Washington Mudslide: Survivor Thanks Her Rescuer

By Laura Dattaro
Published: March 27, 2014

By the time a helicopter spotted her, Robin Youngblood was hypothermic, covered in mud and clinging to the roof of her home as it floated through three feet of water. She and her friend, Jetty Dooper, had been chatting inside her house when a massive mudslide slammed into it, knocking it off its foundation.

“We heard the noise and looked out the window,” Youngblood told the Los Angeles Times. “There was a 20-foot wall of mud coming across the valley, and it was racing so fast. It must have been going 150 miles per hour. I just had enough time to say, ‘Oh my God!’ and we were hit.”

While the two women balanced on the roof for safety, Snohomish County Crew Chief Randy Fay flew overhead. He had started his day planning for a mock helicopter rescue, the Times reports, but soon found himself in the middle of the real thing.

Robin Youngblood, right, smiles after embracing Snohomish County helicopter crew chief Randy Fay, who helped rescue her from the scene of the deadly mudslide in Washington. (AP Photo/Elaine Thompsone)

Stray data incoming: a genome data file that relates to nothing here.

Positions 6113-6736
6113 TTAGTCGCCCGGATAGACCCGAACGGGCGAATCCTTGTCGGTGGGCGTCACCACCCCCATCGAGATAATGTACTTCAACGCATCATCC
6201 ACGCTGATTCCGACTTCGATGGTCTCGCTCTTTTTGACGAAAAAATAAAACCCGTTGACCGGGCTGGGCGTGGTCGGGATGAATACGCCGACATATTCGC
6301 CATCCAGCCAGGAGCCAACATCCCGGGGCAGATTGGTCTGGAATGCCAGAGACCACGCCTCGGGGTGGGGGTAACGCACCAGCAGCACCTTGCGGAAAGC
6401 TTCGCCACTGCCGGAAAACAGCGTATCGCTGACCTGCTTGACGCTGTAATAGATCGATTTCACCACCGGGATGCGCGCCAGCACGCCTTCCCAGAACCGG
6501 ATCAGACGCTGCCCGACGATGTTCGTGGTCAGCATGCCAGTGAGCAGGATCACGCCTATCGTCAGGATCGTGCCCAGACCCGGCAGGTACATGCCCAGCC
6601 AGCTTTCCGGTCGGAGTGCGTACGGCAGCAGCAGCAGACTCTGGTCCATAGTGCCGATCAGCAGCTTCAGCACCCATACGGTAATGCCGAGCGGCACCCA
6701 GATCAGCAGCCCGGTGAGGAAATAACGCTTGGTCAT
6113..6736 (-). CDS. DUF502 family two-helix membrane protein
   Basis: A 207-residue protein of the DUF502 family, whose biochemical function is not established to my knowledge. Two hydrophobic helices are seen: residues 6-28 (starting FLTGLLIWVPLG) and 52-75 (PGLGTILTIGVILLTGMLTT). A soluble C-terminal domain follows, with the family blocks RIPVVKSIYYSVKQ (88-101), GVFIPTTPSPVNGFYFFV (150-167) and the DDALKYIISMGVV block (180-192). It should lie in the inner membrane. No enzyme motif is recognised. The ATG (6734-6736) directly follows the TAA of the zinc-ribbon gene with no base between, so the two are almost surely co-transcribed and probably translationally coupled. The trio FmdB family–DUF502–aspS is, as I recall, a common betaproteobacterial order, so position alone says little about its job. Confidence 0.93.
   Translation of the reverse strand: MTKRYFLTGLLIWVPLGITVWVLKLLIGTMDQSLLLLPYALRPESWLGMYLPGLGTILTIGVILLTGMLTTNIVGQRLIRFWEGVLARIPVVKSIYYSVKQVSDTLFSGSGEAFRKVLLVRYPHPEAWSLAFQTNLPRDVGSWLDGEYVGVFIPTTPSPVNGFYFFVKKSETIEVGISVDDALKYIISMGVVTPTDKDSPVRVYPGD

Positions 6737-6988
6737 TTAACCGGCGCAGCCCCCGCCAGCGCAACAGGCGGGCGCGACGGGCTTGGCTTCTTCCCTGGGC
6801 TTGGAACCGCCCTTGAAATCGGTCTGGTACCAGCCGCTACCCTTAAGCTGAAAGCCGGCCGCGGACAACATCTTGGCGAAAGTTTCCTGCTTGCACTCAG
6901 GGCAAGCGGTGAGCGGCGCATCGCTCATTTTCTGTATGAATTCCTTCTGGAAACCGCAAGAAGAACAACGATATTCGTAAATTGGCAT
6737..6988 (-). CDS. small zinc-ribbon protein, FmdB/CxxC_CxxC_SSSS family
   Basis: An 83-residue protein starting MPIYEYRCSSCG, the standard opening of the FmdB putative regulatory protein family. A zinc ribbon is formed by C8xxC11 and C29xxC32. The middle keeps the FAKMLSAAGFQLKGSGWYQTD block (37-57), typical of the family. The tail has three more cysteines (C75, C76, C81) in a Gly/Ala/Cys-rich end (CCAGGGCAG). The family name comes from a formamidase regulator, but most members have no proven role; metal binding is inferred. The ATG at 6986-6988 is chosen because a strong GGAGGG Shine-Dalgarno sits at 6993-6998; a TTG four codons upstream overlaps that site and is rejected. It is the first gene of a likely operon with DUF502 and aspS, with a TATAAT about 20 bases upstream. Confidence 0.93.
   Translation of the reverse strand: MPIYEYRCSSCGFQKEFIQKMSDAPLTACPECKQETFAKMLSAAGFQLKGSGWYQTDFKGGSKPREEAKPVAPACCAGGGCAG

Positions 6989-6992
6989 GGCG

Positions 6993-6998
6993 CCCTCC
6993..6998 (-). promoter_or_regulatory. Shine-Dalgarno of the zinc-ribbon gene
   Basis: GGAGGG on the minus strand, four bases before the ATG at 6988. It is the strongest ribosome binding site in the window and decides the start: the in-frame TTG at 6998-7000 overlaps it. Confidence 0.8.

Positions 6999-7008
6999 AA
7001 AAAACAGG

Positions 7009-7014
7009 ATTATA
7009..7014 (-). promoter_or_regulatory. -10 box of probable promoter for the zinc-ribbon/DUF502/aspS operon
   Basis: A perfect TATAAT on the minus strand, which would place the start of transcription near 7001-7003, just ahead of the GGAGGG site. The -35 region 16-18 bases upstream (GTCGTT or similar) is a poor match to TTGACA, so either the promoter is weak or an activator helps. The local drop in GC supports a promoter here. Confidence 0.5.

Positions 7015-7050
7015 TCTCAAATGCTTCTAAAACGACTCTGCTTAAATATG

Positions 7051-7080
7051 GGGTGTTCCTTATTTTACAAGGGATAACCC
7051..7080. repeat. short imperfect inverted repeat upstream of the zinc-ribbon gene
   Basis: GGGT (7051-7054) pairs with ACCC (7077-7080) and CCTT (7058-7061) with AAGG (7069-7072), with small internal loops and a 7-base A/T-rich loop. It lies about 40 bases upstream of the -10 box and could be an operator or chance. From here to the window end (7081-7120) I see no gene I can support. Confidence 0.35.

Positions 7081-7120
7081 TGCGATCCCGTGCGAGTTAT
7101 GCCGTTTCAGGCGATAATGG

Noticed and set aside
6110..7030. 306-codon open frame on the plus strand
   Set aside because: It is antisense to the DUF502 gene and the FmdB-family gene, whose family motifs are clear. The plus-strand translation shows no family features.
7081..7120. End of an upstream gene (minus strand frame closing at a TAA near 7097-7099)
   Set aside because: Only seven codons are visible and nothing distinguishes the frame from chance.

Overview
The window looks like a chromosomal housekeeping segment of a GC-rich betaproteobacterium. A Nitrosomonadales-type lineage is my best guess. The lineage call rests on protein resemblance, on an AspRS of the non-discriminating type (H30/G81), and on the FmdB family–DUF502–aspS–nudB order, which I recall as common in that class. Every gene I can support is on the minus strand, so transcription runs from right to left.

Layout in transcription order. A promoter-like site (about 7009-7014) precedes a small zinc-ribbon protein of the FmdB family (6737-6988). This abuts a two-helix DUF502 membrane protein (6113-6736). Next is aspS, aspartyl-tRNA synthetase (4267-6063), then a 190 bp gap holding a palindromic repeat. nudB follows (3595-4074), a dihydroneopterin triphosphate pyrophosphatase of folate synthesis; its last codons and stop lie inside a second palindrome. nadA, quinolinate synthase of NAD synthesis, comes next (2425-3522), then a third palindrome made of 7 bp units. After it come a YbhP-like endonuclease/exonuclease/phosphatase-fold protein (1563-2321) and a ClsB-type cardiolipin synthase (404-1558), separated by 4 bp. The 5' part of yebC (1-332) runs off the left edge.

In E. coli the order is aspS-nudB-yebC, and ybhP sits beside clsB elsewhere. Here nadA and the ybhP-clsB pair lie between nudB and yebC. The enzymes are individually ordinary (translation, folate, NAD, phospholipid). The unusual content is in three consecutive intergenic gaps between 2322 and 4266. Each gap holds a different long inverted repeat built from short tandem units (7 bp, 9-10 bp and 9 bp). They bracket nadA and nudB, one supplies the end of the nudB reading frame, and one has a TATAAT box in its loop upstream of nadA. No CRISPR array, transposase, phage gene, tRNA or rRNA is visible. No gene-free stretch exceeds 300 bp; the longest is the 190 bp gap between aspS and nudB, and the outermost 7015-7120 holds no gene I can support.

He spotted the women waving from the roof and sent them up to a waiting helicopter, according to the Seattle Times. He then went back to retrieve a painting of a Cherokee warrior, Youngblood’s only possession to survive the slide.

“We got them up and grabbed that picture and gave that to her,” Fay told the Seattle Times. “That’s all she had left.”

After Fay pulled a 4-year-old boy from the mud and brought him to where Youngblood sat recovering in an ambulance, the two parted ways. But on Wednesday, as a tired Fay told his story to a group of reporters, Youngblood happened to be passing by and took the opportunity to thank him. The two hugged and exchanged phone numbers, promising to stay in touch, the LA Times reports.

Youngblood, who has Cherokee ancestry, expressed frustration that those who lost their homes were not allowed back to search for possessions. She had sacred objects that belonged to her great grandmother, according to the Seattle Times, who was one of the first residents in Oso at the turn of the 20th century.

“This isn’t right,” Youngblood told the Associated Press. “All of us who are still alive need to have access and find what we can of our lives.”

MORE: Photos From the Destruction

A searcher walks in front of a massive pile of debris at the scene of a deadly mudslide, Thursday, March 27, 2014, in Oso, Wash. (AP Photo/The Herald, Mark Mulligan, Pool)

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